by Dr. Susan Daniel
Dr. Richard Zimmer at UCLA and Dr. Jeffrey Riffell at the University of Washington believe that their research into the interactions between egg and sperm in the red abalone might lead to improved treatments for infertility in humans. Red abalone are large sea snails that live in rocky areas on the ocean floor. When they spawn, the females release millions of eggs and the males discharge billions of sperm directly into the water. The scientists have found that the eggs release an amino acid called tryptophan that acts to help sperm to find and fertilize the eggs in the often turbulent ocean waters.
The same mechanism may be at work in the mammalian reproductive tract. Similar to the abalone, mammalian sperm must navigate through a fluid-filled environment to locate an egg. The fluid dynamics in an ocean environment are remarkably similar to those in the mammalian reproductive tract. To facilitate their interaction, eggs release an attractant for the sperm to follow.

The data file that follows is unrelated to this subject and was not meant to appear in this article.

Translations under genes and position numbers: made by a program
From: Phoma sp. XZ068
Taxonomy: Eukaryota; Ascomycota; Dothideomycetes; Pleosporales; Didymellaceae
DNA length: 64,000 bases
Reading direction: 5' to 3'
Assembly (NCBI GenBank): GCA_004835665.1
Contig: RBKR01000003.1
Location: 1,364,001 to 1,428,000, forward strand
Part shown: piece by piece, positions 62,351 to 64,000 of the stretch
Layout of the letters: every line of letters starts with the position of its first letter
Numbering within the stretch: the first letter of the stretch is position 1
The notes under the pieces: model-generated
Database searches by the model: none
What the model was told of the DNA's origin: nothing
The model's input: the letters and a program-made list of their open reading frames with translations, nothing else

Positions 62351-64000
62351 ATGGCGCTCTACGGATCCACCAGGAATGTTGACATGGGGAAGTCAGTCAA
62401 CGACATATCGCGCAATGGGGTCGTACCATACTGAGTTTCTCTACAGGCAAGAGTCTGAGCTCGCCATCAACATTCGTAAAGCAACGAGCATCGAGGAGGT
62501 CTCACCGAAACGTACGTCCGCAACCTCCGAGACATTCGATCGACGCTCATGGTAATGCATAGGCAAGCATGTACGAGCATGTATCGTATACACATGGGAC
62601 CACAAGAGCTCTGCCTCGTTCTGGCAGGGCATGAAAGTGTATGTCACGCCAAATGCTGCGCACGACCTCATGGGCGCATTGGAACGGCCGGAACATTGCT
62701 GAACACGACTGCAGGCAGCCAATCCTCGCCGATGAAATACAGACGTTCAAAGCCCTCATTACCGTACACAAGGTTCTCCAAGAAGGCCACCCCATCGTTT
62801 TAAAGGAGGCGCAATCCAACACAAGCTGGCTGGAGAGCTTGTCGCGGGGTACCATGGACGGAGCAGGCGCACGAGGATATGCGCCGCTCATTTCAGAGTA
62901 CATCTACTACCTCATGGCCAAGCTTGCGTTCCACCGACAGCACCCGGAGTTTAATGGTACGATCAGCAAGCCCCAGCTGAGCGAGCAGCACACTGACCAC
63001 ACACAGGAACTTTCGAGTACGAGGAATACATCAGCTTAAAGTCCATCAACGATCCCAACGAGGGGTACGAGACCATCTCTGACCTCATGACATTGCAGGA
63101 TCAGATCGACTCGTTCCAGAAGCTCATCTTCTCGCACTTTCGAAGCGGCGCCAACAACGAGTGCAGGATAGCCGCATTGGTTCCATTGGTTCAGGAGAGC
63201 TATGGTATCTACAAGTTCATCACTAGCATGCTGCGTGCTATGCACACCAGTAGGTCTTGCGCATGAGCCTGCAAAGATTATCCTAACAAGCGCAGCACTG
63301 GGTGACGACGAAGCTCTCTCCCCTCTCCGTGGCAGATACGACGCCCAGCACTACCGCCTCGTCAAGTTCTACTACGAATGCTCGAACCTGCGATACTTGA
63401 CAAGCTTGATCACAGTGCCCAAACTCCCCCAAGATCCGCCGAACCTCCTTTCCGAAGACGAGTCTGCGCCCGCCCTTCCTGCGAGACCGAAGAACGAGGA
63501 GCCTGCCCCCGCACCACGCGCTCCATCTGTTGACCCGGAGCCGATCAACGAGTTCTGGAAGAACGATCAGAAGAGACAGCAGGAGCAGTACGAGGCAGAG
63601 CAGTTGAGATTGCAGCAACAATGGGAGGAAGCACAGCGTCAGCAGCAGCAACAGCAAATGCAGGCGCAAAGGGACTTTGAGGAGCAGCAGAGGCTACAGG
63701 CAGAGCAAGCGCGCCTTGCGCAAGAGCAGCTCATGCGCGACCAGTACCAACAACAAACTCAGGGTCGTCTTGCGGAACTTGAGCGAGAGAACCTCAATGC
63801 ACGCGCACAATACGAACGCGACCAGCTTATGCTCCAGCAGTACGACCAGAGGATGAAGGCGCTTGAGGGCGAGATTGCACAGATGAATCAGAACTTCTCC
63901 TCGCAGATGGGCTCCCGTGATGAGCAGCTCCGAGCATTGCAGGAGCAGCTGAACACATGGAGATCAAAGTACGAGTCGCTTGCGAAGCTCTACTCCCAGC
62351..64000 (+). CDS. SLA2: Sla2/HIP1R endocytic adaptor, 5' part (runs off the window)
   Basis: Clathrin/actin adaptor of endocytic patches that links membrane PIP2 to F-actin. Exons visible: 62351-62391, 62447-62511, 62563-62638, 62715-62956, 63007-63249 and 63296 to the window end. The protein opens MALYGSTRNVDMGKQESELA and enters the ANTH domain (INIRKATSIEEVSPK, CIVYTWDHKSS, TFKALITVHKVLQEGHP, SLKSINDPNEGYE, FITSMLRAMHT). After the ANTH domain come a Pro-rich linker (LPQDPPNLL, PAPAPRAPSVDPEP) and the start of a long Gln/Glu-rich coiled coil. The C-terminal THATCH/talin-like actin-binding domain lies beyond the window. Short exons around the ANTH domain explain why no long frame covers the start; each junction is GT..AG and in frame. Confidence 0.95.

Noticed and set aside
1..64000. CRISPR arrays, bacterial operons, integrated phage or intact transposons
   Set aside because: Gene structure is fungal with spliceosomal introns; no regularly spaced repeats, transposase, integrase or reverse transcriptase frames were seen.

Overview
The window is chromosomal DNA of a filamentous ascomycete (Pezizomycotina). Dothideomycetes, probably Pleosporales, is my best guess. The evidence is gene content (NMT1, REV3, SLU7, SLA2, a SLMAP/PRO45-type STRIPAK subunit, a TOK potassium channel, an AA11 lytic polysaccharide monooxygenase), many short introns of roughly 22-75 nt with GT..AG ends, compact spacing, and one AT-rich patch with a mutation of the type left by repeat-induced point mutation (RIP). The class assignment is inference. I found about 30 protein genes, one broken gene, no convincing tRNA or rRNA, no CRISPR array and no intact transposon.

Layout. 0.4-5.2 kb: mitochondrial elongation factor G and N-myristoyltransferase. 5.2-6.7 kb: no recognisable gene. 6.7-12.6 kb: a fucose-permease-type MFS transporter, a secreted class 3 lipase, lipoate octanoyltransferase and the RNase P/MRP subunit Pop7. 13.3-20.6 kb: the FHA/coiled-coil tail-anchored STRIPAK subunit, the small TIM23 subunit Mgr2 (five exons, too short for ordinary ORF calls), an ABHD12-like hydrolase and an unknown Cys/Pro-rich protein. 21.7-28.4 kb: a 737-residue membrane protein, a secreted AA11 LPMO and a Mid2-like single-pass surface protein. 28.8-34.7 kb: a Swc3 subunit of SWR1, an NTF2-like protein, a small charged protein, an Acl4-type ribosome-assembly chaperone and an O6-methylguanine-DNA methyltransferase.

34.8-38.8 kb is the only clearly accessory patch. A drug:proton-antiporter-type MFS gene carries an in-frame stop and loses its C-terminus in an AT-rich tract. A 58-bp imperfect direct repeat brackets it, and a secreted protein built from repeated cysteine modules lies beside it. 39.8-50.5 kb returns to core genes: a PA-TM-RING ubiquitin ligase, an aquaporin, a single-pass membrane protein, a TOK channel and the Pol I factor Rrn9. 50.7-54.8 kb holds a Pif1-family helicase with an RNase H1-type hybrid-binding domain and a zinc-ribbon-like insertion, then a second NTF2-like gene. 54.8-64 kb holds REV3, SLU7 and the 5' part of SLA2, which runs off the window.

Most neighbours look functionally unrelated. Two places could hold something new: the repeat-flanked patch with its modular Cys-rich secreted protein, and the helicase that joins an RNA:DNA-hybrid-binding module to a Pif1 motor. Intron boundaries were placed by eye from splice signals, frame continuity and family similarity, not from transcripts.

Dr. Zimmer is confident that his research will make it possible to define the optimal environmental conditions in the mammalian reproductive system for contact between sperm and egg. New treatments may be developed in humans to enhance communication between the egg and sperm and modify fluid motion to make it easier for sperm to travel through the reproductive tract.
“Study of abalone yields new insights into sexual reproduction which could lead to techniques to improve fertilization in humans”. 7 Aug 2011. http://www.medicalnewstoday.com/releases/232333.php